- The Underground Wine Letter - http://www.undergroundwineletter.com -




In issue 4 of Forbes Life Summer 2012 different “experts” offer opinions on the price trend of cars, watches, antique furniture and wine. I am going to stay out of the crystal ball gazing game for cars, watches, and antique furniture. I know a little about cars, and very little about watches and antique furniture. However, I certainly do not know enough on any of these subjects to offer an opinion on prices. But, neither does the person chosen by Forbes to offer an opinion on wine who chose old Burgundies as his area of expertise. In my opinion, that was a bad choice on both counts. Here, after buying, collecting, and drinking old Burgundies for over 40 years and writing about it for nearly as long,  I feel I have enough knowledge and experience to offer a contrary opinion even if Forbes did not seek me out! But, they also did not contact me when the Forbes family  famously bought the allegedly bogus bottle of 1787 Lafite and put it in a window where the cork fell through. But that was allegedly a “Bordeaux” so maybe they had one of the great “Bordeaux” experts render and opinion. There they had several choices and several of them were drinking the “Hardy Kool Aid”. Hardy Rodenstock (a fake name) was early on involved with a lot of questionable bottles including the 1787 bottles of Lafite (to see my article on my early encounters with Hardy Rodenstock click her [1]e).  So what?  Easy come, easy go. A few hundred grand here and a few hundred grand there, what’s the difference? Besides they got a zillion $ of publicity for their money!  So with that, here is what one of the 100 point boys who participated in the Hardy Rodenstock wine extravaganza follies had to say in the Forbes article:

“…With the FBI’s recent arrest of a prominent rare wine dealer and one of Burgundy’s most respected vignerons, Laurent Ponsot, declaring that he believes that “80 percent of pre-1980 Burgundy is fraudulent” this category gets a huge sell….”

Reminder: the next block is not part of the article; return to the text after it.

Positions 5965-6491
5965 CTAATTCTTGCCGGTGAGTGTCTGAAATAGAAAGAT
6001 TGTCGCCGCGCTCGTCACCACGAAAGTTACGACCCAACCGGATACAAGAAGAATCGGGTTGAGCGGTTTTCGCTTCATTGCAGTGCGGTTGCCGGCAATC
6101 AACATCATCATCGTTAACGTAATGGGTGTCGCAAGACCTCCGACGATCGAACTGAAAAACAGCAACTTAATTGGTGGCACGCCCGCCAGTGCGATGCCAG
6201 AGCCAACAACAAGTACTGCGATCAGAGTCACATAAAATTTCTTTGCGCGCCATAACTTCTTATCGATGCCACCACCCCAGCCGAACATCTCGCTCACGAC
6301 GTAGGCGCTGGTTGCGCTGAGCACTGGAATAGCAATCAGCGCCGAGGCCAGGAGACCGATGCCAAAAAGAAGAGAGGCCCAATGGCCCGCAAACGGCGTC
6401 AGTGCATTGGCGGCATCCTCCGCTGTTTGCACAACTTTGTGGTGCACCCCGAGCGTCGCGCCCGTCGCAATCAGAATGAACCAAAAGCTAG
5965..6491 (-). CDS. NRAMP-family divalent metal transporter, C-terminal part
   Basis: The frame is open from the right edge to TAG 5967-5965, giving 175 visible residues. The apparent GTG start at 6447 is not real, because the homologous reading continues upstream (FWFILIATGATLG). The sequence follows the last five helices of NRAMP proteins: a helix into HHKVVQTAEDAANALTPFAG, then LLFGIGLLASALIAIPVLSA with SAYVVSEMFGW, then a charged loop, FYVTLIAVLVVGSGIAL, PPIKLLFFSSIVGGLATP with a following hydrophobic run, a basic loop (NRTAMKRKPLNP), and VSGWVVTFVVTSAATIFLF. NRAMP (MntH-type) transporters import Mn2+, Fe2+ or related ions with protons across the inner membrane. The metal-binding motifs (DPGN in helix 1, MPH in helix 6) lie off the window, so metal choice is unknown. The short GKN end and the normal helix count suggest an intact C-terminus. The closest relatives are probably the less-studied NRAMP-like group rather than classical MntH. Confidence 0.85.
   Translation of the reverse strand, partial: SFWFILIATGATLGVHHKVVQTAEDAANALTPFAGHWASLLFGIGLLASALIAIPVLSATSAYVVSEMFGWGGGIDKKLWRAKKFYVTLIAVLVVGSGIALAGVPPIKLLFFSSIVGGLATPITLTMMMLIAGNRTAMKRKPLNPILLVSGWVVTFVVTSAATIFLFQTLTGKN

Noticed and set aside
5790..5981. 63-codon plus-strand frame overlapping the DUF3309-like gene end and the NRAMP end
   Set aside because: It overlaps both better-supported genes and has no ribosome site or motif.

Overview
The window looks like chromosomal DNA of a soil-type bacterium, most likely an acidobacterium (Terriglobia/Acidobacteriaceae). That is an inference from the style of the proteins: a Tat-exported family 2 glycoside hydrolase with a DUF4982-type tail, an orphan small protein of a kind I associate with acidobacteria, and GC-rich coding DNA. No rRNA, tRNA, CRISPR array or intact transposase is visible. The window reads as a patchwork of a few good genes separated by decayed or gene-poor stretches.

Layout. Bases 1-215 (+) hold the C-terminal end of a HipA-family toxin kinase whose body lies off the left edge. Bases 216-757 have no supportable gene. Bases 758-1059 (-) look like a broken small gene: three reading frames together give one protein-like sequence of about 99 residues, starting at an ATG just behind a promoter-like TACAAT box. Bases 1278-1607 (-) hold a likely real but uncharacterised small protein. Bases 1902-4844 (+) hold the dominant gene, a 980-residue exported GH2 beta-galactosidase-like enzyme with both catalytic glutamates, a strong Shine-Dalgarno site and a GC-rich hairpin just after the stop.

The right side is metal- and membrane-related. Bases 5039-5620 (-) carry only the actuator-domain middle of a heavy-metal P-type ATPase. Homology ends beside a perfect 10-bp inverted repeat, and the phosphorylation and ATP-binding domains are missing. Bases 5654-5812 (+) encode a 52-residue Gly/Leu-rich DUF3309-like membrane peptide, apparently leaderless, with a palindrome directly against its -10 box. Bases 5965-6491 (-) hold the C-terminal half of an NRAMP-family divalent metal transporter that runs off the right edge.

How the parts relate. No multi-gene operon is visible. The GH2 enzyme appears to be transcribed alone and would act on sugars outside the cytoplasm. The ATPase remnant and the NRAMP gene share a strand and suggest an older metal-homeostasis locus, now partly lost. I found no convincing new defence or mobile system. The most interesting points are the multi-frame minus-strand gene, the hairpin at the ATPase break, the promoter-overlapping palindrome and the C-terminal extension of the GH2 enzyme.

HA!  First of all, with all due respect to Laurent Ponsot, who has been a diligent fighter against wine fraud, there is no way that “80 percent of pre-1980 Burgundy is fraudulent.” In relation to the total number of Burgundies out there from this period, there have not been that many counterfeiters and not that many wines have been counterfeited. In fact, the only place where that might be true is in the case of a few wines that are considered great and were made in very small quantities. This would include things like 1945 Romanee-Conti where only about 50 cases were made and counterfeiters have been recently selling it by the case. What a joke! And, if you were duped into buying those cases or bottles you did not have a clue about the history of the wine (to read the article about the alleged fraud click here [2]) [2]. The best vintages from the best producers are a very small part of the total Burgundy market. And, there are many old Burgundies lying in cellars all over the world that have been there for years. These include thousands of private cellars and the cellars of major Burgundy negociants. These wines are not counterfeit. One can never be sure whether or not some negociant wines might have been “topped off” over the years. The Underground talked about this decades ago (to read the article click here [3]). But, that is far different than using inexpensive wine to put in empty bottles with famous and rare labels (including some for wines that never existed) and making truly counterfeit wine.

Second, even if the 80% number were close to being true, what would happen to the rest of the bottles with impeccable provenance? That’s easy! The price would go up. And the price would go up HUGE! The exact opposite of the “huge sell” that is predicted.

Finally, I know that some are saying that the recent decline in overall wine prices has a correlation to the recent fraud indictment (to read the wine fraud article click here [4]). I don’t buy that either. How about the condition of the world economy and the fear of economic slow downs, recession, depression and financial chaos? These fears have accelerated at a startling rate since March. These world wide economic fears trump everything. So get real!

From that perspective, the total world wine market is no bigger than a flea on an elephant and difficult to pin point! But, it is nonetheless correlated as are all tangible things of value. However, there is no reason to lose your sleep over a prediction that old Burgundy is a “huge sell.” It just ain’t so. And, this “expert” prediction is just as likely to be off the mark as some of  the “expert” wine descriptions over the years (to read an article on that subject click here [5]).   Caveat emptor!


In Vino Veritas,Sig

John Tilson